With the recent change in the role that I have experienced I felt that there was a need to write this blog post regarding the issues encountered by the nurses and other support staff while using informatics solutions to facilitate patient care.
The problem has been understood and highlighted by the health professionals perennially that ‘they’, who are using the electronic solutions must be involved in its development and be part of other important stages of implementation. I ponder that when these solutions are developed, tested or implemented how many health professionals are involved.
For example while entering some important patient parameters in the electronic system one might wonder about some very basic things that could have been done better. These little things can only go right when we involve the end user periodically, seek their feedback actively about what makes their life easier and what deters them from entering important information in the system. Let’s face it, if the end user is not comfortable there is a possibility he/she might not want to take all the effort and try to fit ‘in the system’.
So how do we rectify/ improve?
Keep up your training game
As a clinical practitioner I would be happy if I was explained every now and then what is new in the system and how I can use it to my advantage. It is often challenging to have one on one training but periodic updates will make clinical staff to be more oriented and help them to be more confident about the EHR/EMR use.
Direction for Clinical Documentation
It can be often confusing what electronic documentation needs to be done by whom and under what circumstances. It would be good if informaticists could get under the skin of clinical staff and understand what they think. Best possible solution for this could be more involvement of clinical staff. For example in an emergency department a new nurse might get confused about what all documentation she needs to do when she is triaging a patient. There can be MAR charts that she needs to fill, a triage form and then moving on to vitals sign chart or may be a care plan. What happens if she forget any one of them?
While designing a system you have done a good job, you have created the forms which are easy to fill but did you give a thought what could happen if someone ‘new’ forgets to fill information as they were to stressed as they were trying to learn everything. So a clear direction or listing would help. This step remains the same when you expect clinical staff to fill printed
copies. Or maybe take advantage of electronic system and have a step wise process created that automates the electronic documentation one needs to do and save both time and effort. For example emergency nurse begins the documentation by triaging and she is prompted to click on the next set of documentation she needs to be complete with some flexibility as she might have to come back later as she looks after the patient.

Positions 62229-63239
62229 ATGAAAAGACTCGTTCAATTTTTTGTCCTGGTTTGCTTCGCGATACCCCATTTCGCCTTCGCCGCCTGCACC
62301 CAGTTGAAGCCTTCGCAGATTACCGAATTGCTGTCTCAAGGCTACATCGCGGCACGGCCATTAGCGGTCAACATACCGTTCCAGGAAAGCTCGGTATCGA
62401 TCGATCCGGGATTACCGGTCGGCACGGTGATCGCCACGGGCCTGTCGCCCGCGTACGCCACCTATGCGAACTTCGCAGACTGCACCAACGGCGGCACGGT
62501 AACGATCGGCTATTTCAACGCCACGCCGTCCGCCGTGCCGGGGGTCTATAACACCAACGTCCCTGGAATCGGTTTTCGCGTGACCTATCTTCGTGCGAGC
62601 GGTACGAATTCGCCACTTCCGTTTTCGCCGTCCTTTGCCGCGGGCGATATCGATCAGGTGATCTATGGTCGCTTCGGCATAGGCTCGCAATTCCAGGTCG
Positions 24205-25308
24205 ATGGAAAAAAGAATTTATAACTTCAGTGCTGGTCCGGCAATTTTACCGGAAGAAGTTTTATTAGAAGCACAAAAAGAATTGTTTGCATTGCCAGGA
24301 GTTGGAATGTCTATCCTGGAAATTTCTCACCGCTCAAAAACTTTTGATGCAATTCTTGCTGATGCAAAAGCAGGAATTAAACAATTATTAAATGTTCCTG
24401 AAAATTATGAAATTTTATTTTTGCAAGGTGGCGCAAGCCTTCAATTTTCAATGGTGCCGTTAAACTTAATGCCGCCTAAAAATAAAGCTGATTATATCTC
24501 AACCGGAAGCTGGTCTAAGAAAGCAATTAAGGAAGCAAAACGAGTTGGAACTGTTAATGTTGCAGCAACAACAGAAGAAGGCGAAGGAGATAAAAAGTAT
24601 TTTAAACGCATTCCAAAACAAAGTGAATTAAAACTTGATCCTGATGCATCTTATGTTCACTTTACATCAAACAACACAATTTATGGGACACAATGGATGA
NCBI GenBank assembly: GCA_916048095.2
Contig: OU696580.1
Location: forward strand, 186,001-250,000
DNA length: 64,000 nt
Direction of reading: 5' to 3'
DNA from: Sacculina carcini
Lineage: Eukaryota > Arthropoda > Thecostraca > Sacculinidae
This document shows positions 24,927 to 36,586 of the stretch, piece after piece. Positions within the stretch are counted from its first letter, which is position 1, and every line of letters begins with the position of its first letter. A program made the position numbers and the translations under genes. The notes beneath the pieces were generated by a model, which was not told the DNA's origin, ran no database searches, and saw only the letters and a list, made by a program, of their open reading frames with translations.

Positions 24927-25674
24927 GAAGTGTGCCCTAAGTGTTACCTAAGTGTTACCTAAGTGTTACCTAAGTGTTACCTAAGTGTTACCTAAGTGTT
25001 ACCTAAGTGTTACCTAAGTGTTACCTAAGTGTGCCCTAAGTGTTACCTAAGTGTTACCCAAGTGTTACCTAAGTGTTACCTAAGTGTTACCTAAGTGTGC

Interact with Front Line
It is best to seek support from the clinical nurses and other staff who are using the solution. Learning from the horse’s mouth would give you adequate feedback where you went wrong. In fact, it would serve as a two way process to learn things and clarify things in terms of system usability and utility.
Easy Feedback policy
It would be wonderful idea to be able to express the concerns in the system by the end users without identifying the person as such. It might add to the load of the informaticist but some genuine feedback might come your way to make your life easy as well for the users.
System designers/ Informaticist can try to provide flexibility in data entry for the health professionals to explain things that might go wrong during electronic health/medical system use for example if care was not provided to the patient what is the possible explanation to it or if an intervention was missed what went wrong. As informaticist, there is a responsibility that remains with you that you provide continuous support, understand the needs of end users by visiting the site where the solution will be used and explain the need to change your course of action whenever it happens. A simple example is, if you decide to revoke a system feature without
explaining there is chance of misinterpretation by the clinical staff who might be using it and were quite happy about it.
With this short blog the only thing that I want to emphasize is that firstly you cannot replace a healthcare informaticist/nurse informaticist by a non- clinical informaticist. And finally, if you claim to be a good informaticist professional, you are someone who is in constant touch with your target audience. So, chin up, healthcare informaticist are here to stay to ensure
the life is easier for the fellow health professionals.